Near the top of the opening screen there is a button labeled "Foursquare." You can use this button to create a Foursquare account, or log into your existing account. However, you do not need to have a Foursquare account in order to access almost all of the BlindSquare features.
If you do create and link to a Foursquare account, you may receive extra information, such as restaurant menus, special offers, and suggested places based on your check-in history.
The first BlindSquare control we will discuss is the Distance control. This setting creates a circle with a radius from 82 feet to 1.24 miles, with your position in the center. BlindSquare will auto-announce POIs and destinations that fall within this circle. This screen also allows you to set whether or not BlindSquare should speak the current address from time to time as you walk, a handy feature to help you make sure you haven't lost your way.
If you are exploring a new area, you may wish to have BlindSquare report everything it finds in your designated circle, at least until you get the lay of the land. If you are on a mid-town Manhattan bus, however, you would likely be overwhelmed with that level of information. Use the "Filter Announcements" button to set the level or type of information you wish to hear as you travel. Your choices are "All," "Streets Only," "My Places," "Streets and My Places," "Places only," and "None." If you make a selection that includes "Places," you will be presented with a list of categories you can select or deselect for auto-announcements. These categories range from "Arts and Entertainment" to "Travel and Transport." If you just want a few categories announced, activate the "Deselect All" button and then add back in the few you do want.
This list includes two additional categories, "My Places" and "Shared Places." The first contains venues you have added to your BlindSquare database. These locations are saved with other BlindSquare data using iCloud. You can add places, edit their names, and indicate how near to this place you need to be before the app will sound an alert. You can also share your places with friends via e-mail, messaging, Twitter or Air Drop. If you have linked to Foursquare, the "Shared Places" category includes all of the places your friends have added to their "Home" category on Foursquare.
Back on the main screen, you will find the same list of Foursquare categories. Tap the "Food" category, for instance, and you will be presented with all restaurants, diners, and burger joints within your distance circle. This list is sorted both by popularity—number of Foursquare check-ins to POIs within your search radius—and by distance.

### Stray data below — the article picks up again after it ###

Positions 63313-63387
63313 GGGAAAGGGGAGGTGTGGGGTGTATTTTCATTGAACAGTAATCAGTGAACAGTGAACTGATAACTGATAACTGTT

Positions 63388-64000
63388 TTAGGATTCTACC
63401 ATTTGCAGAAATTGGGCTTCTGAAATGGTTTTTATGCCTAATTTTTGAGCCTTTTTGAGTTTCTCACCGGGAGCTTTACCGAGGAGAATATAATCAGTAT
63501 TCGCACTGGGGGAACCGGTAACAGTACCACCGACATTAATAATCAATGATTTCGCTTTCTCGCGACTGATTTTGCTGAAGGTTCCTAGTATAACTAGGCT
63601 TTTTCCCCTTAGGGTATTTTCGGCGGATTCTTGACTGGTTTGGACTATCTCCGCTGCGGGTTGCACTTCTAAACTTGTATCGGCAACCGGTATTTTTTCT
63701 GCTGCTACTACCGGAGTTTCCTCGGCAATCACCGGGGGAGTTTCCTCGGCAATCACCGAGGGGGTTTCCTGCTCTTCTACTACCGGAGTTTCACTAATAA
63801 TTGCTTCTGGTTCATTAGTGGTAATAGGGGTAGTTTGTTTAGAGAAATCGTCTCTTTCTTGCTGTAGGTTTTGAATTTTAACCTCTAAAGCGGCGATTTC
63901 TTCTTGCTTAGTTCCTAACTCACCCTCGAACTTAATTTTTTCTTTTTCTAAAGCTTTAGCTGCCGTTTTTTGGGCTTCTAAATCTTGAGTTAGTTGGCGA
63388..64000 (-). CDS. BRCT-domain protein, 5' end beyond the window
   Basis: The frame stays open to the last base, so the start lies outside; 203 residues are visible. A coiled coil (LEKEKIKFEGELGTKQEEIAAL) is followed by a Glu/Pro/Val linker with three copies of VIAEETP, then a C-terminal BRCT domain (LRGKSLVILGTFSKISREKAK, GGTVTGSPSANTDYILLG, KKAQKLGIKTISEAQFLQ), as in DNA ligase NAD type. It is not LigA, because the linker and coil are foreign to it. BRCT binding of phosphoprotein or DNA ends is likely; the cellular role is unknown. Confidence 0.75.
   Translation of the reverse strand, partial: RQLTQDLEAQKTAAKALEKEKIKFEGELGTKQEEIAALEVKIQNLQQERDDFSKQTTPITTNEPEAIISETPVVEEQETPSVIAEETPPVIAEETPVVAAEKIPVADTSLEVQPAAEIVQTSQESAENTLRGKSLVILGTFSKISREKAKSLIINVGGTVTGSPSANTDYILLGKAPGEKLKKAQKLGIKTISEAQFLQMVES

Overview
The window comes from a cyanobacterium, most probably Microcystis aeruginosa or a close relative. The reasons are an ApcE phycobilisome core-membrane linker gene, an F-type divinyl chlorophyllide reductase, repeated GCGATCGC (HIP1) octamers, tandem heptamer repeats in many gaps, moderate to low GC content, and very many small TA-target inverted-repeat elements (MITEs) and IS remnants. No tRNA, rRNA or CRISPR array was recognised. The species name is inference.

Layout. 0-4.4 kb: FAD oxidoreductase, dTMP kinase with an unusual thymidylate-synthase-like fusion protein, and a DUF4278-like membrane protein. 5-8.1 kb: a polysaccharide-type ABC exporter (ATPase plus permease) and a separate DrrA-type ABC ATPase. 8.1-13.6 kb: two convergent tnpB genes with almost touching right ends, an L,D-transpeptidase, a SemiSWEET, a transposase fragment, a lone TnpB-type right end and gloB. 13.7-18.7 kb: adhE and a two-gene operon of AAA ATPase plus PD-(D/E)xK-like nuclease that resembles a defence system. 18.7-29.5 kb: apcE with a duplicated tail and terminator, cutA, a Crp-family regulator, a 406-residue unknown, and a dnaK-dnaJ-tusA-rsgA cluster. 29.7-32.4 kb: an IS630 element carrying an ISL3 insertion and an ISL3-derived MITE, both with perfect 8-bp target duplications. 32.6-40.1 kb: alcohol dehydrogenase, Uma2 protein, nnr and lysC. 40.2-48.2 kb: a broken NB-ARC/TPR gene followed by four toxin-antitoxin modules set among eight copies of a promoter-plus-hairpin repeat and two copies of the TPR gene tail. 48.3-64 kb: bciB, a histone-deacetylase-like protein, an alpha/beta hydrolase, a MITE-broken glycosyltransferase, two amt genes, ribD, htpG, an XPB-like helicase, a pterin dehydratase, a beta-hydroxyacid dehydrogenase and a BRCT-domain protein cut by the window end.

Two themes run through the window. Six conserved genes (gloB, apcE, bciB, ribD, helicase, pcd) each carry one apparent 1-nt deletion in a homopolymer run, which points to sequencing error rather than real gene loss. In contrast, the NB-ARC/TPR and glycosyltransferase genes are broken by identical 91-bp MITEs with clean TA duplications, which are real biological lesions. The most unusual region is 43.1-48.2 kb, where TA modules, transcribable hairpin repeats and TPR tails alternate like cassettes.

Clicking any of these listings calls up a menu where you can perform various tasks such as adding the venue to your favorites lst, accessing a Google page with phone numbers, store hours, menus and such, and read tips from Foursquare users (if you have a linked account). You can also plan a route, which we will discuss in detail later in this article.
If the place you seek is not in the category list, or if it's located outside of your distance circle, you can use the search button at the very top left of the screen to find it. Of course, the thoroughness of the Foursquare venue list will depend on the amount of Foursquare activity in your area. For example, in some cities the Travel and Transport category will list the location of nearly every bus stop. I had to add the stop nearest my house to my "My Places" list because it has not yet been added by a Foursquare user and checked into by at least five users. The BlindSquare database limits itself to venues with at least five check-ins to help weed out false and/or useless entries. A Foursquare search of the word "My" in my neighborhood listed venues such as "My Happy Place," "My Home Office," and "My Bed." Without the requirement for five check-ins, I would be inundated with voicings of unwanted places.